Rise in Statewide Dropout Rate Prompts Call for New Strategies- Massachusetts Department of Elementary and Secondary Education
For Immediate Release
Thursday, March 20, 2008
Contact:Heidi Guarino 781-338-3106 or JC Considine 781-338-3112

Rise in Statewide Dropout Rate Prompts Call for New Strategies

Improved Data Collection Makes 2006-2007 Numbers Most Accurate

MALDEN - The Commonwealth's high school dropout rate rose to 3.8 percent during the 2006-2007 school year, prompting statewide education officials to call for a renewed focus on developing dropout prevention strategies.

The annual dropout rate rose from 3.3 percent the previous year, in large part due to the state's ability to better track transfer students. In past years students reported as transfers were not counted as dropouts. Now the state's Student Information Management System (SIMS) is able to more accurately track students and can determine when students who say they are transferring to an in-state public school actually transfer, or drop out instead.

This improved accuracy of the data means that this year's dropout rate is the most accurate the Department has ever released.

"No matter what the dropout rate is, so long as any of our students are leaving high school before graduation, we have a serious problem," said Board of Elementary and Secondary Education (BESE) Chairman Paul Reville. "Until we develop the right set of strategies to meet the needs of every student we will never be able to ensure that they all leave our schools ready for college and careers."

The BESE will discuss both new and ongoing dropout prevention strategies at their March 25 meeting, when they are scheduled to discuss the new report.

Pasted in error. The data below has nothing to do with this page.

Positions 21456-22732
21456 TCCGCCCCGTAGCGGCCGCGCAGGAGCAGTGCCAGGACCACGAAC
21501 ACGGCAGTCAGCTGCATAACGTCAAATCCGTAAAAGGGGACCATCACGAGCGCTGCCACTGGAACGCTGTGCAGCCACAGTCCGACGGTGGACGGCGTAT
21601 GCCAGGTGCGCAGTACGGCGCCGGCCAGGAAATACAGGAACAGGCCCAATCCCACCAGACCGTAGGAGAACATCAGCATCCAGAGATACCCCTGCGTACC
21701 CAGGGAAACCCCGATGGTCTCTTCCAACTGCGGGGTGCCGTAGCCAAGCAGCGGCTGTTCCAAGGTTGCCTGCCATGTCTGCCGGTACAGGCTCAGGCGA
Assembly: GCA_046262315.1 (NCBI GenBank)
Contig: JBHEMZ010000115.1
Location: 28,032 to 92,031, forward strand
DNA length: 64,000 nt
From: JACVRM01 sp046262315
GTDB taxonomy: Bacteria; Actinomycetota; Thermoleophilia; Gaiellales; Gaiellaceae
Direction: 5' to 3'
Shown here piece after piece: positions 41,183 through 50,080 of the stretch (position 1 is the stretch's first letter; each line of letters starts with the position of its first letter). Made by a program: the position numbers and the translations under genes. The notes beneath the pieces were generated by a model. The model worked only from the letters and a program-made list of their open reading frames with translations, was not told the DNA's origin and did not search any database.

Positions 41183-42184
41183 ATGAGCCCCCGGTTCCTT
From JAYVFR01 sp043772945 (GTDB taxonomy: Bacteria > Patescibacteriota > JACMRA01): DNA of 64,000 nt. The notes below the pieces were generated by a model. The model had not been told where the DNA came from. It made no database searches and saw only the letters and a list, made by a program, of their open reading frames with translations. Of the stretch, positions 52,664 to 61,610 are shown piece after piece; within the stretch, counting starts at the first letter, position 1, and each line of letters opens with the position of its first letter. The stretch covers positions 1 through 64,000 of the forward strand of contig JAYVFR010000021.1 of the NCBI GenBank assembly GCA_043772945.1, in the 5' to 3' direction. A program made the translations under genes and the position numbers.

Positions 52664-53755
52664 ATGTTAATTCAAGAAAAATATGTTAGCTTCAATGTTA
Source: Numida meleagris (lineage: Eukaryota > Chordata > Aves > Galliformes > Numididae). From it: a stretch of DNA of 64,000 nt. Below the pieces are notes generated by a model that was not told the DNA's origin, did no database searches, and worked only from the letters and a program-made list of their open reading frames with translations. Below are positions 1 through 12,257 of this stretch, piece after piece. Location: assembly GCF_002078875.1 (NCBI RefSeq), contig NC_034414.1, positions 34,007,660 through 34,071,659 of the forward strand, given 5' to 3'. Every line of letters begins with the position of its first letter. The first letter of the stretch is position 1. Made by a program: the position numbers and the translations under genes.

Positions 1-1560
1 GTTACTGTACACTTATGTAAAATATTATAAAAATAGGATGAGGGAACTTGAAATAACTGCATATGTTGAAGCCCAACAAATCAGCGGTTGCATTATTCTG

In all, 11,436 students in grades 9-12 dropped out of school during the 2006-2007 school year. Of that total, 2,781 were in 12th grade, and 1,988 of those students (72 percent) had already earned a Competency Determination by passing the English and Mathematics MCAS exams.

"To succeed in today's economy, students need not just a high school diploma, but preferably a college degree," said Acting Education Commissioner Jeffrey Nellhaus. "Students who drop out are cutting their options short and it is up to us to find ways to stop them before they get out the door and never come back."

Dropouts are students who leave school between July 1 and June 30 of a given school year and do not return to school, graduate, or receive a GED by the following October 1. The annual dropout rate is different from the cohort graduation rate and cohort dropout rate, which provide information on a particular cohort or group of students over the course of high school.

According to the report:

  • 9.1 percent of Hispanic students, 6.4 percent of African-American students, 2.7 percent of White students, and 2.6 percent of Asian students enrolled in grades 9-12 during the 2006-2007 school year dropped out of school
  • Of the total number of dropouts, 51.2 percent were white, 29.5 percent were Hispanic, 14.5 percent were African-American, and 3.0 percent were Asian
  • More male students dropped out than female students: 57.8 percent were male, 42.2 percent were female
  • 22.3 percent of dropouts were special education students, 10.0 percent were limited English proficient
  • 71.5 percent of students in grade 12 and 49.4 percent of students in grade 11 dropped out of school having earned their Competency Determination

The Department of Elementary and Secondary Education calculates the annual dropout rate each year by dividing the number of students who drop out over a one-year period by the October 1 grade 9-12 enrollment, multiplied by 100.

The full report, including local district and school numbers, is accessible online at www.doe.mass.edu/infoservices/reports/dropout/.

Last Updated: March 20, 2008

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